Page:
Could You Get Stuck With Your Parent's Nursing Home Bill?
That's a question you better ask yourself and know the answer to now.
Here's why. A recent Pennsylvania decision, Health Care & Retirement Corporation of America v. John Pittas, the Supreme Court of Pennsylvania ruled that a son can be held liable for his mother's nursing home bills. The case involved a woman who moved to Greece without settling her more than $90,000 nursing home bill. The court found that her son was liable for her nursing home bill. It ruled that a child capable of paying their parent's healthcare bills is required to pay them.
“So far, Pennsylvania is leading the charge to require adult children to foot their parents' long-term care bills. However, 29 states have laws in place that could require adult children to provide this financial support and there is reason to believe that other states will follow Pennsylvania's lead, although for now, states have varying degrees of enforcement,” says Mitch Adel, senior partner with the law firm of Cooper, Adel & Associates. “In Ohio, for example, the law is even more punitive than Pennsylvania's, as the Ohio statute makes it a criminal offense to fail to provide that support.”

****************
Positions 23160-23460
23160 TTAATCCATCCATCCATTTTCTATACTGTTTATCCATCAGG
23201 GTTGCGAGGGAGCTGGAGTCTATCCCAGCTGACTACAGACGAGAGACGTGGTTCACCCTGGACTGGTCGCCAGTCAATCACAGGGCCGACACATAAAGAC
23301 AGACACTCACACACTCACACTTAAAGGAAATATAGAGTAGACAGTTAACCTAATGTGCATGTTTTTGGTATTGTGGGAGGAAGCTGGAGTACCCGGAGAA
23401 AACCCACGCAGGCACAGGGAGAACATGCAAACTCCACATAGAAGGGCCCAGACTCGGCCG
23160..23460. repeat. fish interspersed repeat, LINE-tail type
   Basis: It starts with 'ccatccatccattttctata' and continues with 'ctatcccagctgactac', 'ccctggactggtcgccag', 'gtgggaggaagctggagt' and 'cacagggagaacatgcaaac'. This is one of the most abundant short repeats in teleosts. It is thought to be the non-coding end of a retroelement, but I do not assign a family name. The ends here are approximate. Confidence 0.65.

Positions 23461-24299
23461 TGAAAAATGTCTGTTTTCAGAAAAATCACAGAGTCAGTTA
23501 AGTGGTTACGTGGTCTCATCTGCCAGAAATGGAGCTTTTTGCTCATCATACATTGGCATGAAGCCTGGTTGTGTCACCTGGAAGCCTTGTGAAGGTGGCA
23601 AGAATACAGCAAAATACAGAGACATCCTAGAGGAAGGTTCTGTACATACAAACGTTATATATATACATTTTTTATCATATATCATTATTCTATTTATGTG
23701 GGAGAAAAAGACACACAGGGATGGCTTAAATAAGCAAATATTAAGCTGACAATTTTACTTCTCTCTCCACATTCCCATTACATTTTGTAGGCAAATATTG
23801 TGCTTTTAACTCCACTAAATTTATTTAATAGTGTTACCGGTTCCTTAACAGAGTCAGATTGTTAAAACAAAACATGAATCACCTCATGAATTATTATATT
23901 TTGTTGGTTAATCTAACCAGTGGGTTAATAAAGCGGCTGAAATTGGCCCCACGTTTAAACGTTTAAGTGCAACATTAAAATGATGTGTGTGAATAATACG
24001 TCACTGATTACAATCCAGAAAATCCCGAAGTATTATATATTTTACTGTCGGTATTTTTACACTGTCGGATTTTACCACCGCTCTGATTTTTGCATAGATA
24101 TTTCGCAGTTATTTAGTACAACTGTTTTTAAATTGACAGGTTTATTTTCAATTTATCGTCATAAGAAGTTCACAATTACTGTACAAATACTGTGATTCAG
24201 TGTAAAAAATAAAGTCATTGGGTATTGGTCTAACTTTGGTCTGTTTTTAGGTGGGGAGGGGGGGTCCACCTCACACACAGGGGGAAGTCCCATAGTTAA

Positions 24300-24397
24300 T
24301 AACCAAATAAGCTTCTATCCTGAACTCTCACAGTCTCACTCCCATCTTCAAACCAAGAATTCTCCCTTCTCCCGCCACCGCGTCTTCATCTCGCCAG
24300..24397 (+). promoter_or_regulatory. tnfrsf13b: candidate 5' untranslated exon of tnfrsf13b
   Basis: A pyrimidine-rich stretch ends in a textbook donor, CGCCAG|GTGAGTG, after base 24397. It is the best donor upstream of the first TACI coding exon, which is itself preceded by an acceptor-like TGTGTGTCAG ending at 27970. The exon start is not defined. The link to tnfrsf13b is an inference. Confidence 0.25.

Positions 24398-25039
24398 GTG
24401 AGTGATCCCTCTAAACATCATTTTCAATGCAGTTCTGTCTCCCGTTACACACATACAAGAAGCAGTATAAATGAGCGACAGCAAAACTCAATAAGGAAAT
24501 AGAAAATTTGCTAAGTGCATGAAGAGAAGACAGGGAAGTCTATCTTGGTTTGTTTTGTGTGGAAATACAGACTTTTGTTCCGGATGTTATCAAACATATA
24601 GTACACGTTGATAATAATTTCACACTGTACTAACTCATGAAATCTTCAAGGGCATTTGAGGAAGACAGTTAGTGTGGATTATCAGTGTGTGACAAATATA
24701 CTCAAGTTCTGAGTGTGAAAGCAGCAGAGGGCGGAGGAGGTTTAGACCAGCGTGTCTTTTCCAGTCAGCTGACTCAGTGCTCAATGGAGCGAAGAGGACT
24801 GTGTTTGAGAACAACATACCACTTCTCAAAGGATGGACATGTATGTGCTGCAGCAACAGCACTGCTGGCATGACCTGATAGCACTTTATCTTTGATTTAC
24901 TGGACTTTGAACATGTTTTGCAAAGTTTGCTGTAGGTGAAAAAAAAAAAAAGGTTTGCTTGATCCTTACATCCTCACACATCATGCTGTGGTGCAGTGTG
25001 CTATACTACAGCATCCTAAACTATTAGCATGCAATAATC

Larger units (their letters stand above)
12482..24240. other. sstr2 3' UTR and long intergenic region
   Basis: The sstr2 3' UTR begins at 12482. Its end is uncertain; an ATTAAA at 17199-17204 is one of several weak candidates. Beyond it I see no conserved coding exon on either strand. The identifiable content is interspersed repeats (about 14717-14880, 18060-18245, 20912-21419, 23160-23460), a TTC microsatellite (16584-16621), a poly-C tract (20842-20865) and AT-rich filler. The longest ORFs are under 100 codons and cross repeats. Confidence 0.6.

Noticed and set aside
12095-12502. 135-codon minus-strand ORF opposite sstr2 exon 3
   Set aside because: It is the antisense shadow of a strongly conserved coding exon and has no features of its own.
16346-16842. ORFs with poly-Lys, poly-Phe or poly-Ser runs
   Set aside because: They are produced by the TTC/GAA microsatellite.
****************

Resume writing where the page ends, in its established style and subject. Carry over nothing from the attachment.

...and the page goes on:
What's driving the change? “The combined impact of states facing budget shortfalls and the demographics of aging Baby Boomers who are living longer and increasing the cost of long term care, means that states are reexamining laws that may assist third party creditors in compelling adult children to pay their parents' nursing home bills,” says Adel.
The tab can be huge. According to the Genworth 2012 Cost of Care Survey, the median annual rate for a private nursing home rate is $81,030.
“As in most situations, the wealthy will be able to afford a wide variety of long-term care options and have access to various financial planners and professional assistance. The poor will qualify for the various entitlements such as MediCaid/MediCal, unless the political landscape changes so drastically as to remove these entitle, they will not have major concerns. The middle-class family is in for a wild ride when it comes to planning for aging parents,” warns Forrest Hong, LCSW, C-ASWCM, a social work/care manager, who works extensively with families who are in the process of planning for their long-term care needs.